Western Watersheds Project (WWP) successfully appealed a grazing permit decision issued by the Kingman Field Office, Bureau of Land Management (BLM), because the BLM violated the National Environmental Policy Act (NEPA) on the Big Sandy, Los Molinos, and Diamond Joe Allotments (collectively called the “Byner Complex”). The Byner Cattle Company (permittee) is a subsidiary of Freeport-McMoRan Copper Company, one of the world’s largest copper and gold mining companies.
The 98,736 acres of the Byner Complex encompass a range of vegetation communities, including Joshua trees and saguaros, and provide habitat for Southwestern willow flycatcher, bald eagle, yellow-billed cuckoo, Sonoran desert tortoise, and other native and imperiled wildlife. The Big Sandy River passes through the Big Sandy allotment, and numerous seeps and springs and ephemeral washes occur on all of the allotments.
The Byner Complex of allotments has some serious rangeland health issues, and the proposed action sought to limit livestock impacts in some key areas by moving livestock to new unexploited areas through the development of new water sources. To do this, the BLM had proposed building five new wells, eleven new troughs, twelve new miles of pipeline and fifteen new miles of fence, which all could have extensive effects on the landscape and the precious riparian areas. The BLM failed to analyze or even disclose the descriptions of the new water facilities, which the court found to be a violation of NEPA.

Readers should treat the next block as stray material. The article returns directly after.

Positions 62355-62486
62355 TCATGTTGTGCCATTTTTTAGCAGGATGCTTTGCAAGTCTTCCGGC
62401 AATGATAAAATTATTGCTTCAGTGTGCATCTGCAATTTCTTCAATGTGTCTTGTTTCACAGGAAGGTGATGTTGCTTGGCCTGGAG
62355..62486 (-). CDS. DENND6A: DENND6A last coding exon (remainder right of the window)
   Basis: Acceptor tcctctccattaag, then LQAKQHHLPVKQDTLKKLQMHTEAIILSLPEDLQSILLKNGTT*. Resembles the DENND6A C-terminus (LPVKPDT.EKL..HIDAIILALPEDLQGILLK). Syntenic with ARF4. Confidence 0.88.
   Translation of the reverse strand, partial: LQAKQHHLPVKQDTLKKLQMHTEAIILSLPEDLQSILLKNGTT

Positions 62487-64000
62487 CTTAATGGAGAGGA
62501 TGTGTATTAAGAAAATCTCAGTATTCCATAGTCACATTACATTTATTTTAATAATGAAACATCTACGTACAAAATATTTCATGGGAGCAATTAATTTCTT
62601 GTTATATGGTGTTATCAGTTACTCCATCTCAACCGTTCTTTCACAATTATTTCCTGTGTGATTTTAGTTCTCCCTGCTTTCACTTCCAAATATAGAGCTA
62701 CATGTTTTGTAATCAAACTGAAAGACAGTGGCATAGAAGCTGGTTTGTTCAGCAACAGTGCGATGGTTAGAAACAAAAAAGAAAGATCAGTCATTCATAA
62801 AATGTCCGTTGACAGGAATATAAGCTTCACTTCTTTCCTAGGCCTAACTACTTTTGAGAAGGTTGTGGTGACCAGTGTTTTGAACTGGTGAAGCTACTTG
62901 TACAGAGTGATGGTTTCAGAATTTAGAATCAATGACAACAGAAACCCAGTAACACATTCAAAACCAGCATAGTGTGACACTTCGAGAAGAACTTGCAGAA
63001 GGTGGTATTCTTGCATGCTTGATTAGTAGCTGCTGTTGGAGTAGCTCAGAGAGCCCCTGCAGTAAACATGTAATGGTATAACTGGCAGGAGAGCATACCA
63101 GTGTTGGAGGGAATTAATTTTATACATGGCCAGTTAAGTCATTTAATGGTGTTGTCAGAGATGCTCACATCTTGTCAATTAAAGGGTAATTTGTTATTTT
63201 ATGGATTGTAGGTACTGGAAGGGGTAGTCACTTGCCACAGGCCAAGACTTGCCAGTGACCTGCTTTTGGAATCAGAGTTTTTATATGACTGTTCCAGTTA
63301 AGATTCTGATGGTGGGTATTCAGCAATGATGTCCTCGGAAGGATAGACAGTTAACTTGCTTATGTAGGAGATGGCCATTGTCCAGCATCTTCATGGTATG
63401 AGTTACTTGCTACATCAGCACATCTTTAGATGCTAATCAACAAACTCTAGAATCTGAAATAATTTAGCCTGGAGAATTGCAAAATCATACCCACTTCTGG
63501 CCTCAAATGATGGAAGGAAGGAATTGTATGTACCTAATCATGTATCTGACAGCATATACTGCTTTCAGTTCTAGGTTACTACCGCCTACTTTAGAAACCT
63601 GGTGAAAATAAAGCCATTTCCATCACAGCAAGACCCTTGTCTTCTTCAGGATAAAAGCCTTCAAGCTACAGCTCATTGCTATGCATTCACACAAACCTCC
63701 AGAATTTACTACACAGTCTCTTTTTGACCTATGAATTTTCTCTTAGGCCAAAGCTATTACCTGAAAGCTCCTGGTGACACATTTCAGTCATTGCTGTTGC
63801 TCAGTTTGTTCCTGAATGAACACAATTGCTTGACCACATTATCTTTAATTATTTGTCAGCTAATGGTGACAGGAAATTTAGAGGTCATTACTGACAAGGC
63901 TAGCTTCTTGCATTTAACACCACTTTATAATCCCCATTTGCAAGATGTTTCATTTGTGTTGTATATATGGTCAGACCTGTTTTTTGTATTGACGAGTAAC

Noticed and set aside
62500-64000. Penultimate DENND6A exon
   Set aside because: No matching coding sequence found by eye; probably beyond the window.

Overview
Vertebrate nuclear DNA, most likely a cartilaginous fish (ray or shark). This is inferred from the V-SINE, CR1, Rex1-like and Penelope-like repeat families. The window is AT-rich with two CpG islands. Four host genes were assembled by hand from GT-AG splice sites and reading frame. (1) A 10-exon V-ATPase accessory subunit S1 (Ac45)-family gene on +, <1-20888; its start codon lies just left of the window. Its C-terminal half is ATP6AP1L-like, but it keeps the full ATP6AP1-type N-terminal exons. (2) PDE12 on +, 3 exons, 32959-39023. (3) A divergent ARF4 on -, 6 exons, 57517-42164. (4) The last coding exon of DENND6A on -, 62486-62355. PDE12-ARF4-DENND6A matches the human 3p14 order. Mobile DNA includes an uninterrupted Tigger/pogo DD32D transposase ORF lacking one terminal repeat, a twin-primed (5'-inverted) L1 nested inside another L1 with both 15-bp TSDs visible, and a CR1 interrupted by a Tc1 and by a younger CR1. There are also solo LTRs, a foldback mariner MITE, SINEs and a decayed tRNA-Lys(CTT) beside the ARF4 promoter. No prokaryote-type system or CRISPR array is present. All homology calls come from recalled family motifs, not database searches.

The OHA decision doesn’t affirm or deny many of WWP’s claims, which included the failures to analyze the effects of invasive species, the inadequacies of setting rangeland health goals based on existing conditions, the failure to exclude grazing in sensitive riparian areas, the failure to consider effects to imperiled species, and the ongoing degradation of soils, cultural resources, and wildlife habitats. The BLM would be wise to address these issues before its next decision and provide an alternative that would truly protect these public lands.